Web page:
The tariff dispute between the U.S. and China is more about strategic dominance than it is about trade, said Citibank’s Asia Pacific regional head of investments.

“It’s not something that’s likely to go away just because of the meeting that’s going to happen on Saturday,” said Shrikant Bhat, Citibank’s regional head of investments for Asia Pacific and Europe, Middle East and Africa.

He was referring to a much-anticipated meeting between U.S. President Donald Trump and his Chinese counterpart Xi Jinping at the G20 summit in Buenos Aires, Argentina.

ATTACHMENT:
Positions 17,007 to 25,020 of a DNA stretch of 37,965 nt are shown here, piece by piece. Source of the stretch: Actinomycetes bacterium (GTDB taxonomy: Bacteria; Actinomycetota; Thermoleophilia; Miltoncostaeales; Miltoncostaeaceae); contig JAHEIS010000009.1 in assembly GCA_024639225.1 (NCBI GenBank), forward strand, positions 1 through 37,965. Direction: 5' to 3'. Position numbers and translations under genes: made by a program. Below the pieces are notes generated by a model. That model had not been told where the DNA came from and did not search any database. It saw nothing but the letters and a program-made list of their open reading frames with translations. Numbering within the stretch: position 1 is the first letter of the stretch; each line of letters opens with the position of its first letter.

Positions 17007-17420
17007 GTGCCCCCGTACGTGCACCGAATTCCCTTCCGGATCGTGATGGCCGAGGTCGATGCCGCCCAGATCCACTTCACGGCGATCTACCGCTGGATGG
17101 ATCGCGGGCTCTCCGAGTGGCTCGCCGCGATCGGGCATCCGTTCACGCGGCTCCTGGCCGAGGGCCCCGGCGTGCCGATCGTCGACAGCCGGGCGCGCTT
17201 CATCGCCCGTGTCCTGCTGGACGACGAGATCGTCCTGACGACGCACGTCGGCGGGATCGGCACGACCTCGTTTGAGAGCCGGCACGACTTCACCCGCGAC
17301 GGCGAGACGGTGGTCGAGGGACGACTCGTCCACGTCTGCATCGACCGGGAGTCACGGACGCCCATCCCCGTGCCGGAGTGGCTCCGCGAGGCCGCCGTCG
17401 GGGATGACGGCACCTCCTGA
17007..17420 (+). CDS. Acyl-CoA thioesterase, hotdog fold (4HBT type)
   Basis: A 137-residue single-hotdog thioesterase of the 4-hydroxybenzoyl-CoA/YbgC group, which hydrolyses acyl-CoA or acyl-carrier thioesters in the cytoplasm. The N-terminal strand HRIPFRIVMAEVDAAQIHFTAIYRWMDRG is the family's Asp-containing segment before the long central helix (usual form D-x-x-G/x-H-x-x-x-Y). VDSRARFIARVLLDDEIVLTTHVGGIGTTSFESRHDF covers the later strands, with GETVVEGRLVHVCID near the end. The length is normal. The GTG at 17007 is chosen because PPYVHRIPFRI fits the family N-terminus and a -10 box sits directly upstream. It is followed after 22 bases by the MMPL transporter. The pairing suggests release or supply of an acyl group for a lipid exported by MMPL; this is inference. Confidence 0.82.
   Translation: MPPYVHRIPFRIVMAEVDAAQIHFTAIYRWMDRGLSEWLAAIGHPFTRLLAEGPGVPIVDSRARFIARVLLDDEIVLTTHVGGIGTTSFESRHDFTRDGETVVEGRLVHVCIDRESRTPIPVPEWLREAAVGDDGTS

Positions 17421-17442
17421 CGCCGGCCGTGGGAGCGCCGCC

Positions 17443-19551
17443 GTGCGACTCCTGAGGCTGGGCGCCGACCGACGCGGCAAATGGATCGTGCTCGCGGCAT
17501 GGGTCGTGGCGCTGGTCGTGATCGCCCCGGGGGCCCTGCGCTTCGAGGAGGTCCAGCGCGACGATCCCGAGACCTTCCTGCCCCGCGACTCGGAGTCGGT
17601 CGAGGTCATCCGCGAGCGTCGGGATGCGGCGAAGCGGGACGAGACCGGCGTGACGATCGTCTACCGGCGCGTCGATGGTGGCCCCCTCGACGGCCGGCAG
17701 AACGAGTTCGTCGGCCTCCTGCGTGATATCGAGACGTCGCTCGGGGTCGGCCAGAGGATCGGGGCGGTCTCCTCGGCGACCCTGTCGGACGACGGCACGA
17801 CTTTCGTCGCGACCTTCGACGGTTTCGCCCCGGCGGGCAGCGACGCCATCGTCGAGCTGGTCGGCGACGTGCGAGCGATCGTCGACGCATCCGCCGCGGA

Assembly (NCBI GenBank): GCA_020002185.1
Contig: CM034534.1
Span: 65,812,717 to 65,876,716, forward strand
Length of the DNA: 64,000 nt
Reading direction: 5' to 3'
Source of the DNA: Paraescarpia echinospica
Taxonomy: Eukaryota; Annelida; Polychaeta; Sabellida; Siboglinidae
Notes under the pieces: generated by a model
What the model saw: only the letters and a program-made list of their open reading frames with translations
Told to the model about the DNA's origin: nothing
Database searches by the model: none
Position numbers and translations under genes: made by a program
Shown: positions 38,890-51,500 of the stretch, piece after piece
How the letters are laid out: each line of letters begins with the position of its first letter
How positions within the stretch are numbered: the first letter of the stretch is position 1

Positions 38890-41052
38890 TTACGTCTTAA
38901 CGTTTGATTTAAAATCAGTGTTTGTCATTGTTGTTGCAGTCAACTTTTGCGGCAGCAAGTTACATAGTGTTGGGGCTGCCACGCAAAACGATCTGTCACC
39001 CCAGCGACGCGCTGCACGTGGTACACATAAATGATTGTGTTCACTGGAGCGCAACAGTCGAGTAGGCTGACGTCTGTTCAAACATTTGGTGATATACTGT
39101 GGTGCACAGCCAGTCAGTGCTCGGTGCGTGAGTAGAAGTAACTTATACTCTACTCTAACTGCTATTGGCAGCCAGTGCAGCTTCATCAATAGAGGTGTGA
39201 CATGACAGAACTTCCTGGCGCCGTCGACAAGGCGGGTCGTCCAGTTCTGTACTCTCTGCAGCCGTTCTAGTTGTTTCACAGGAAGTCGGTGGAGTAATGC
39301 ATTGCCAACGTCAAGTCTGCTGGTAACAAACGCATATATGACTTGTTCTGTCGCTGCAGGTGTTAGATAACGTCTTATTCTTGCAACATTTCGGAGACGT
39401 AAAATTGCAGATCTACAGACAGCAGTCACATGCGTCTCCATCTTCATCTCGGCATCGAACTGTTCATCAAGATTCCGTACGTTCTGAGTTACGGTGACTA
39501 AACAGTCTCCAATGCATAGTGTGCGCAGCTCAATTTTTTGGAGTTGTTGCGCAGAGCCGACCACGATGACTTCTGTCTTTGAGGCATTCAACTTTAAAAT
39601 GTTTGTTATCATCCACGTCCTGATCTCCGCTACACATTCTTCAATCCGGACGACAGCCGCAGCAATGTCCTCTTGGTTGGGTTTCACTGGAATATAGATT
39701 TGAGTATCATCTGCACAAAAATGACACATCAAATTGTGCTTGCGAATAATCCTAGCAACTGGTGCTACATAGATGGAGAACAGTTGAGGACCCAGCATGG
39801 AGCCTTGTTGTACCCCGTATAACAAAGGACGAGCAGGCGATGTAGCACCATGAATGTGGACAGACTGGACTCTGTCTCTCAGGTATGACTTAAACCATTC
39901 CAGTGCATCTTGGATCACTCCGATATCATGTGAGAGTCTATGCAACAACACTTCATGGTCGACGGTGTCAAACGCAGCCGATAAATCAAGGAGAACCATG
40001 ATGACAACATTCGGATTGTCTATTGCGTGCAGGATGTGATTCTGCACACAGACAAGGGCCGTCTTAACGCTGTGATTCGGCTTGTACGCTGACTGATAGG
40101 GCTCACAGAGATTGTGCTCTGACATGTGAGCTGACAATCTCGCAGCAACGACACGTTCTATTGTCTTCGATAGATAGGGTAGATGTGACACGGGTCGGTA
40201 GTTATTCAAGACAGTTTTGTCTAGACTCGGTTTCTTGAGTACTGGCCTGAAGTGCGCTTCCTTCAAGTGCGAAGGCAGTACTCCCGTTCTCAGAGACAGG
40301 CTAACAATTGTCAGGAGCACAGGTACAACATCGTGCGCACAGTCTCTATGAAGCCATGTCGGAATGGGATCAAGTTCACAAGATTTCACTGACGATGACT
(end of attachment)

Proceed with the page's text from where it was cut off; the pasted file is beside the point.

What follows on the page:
However, Bhat added, any effort to douse tensions — such as the U.S. postponing higher tariffs on Chinese imports that were due to take effect in January — will be seen as positive news for the markets.

On Thursday, Asia markets traded higher ahead of the crucial meeting between the two leaders, which many are hoping would help ease trade tensions between the two economic powerhouses.


Company: cnbc, Activity: cnbc, Date: 2018-11-29  Authors: huileng tan, carlos barria
Keywords: news, cnbc, companies, citi, thats, pacific, head, citibanks, wont, meeting, away, regional, higher, tensions, asia, trade, g20